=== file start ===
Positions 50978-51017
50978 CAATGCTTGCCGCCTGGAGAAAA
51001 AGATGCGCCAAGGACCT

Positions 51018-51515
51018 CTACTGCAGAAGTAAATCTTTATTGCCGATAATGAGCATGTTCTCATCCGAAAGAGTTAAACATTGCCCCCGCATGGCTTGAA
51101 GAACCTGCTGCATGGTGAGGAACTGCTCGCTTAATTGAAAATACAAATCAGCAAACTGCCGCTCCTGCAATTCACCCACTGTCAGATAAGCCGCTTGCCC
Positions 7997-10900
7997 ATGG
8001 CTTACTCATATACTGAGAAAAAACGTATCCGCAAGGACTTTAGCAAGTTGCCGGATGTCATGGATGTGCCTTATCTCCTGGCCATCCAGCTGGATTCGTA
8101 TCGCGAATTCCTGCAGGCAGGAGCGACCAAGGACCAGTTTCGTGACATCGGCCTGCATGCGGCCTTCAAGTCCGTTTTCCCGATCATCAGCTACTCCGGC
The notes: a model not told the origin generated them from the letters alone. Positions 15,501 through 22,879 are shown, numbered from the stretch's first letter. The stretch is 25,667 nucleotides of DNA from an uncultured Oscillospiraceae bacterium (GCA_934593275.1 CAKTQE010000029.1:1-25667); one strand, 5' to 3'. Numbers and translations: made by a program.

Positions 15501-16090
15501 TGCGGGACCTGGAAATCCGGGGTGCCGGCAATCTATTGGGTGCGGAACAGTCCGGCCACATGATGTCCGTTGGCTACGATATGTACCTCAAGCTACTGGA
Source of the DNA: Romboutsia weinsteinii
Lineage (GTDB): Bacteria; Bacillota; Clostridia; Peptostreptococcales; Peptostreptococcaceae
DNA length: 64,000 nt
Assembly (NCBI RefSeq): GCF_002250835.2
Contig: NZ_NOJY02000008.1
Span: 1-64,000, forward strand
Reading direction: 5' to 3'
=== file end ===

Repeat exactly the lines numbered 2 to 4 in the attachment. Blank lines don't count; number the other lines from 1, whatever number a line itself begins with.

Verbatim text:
50978 CAATGCTTGCCGCCTGGAGAAAA
51001 AGATGCGCCAAGGACCT

Positions 51018-51515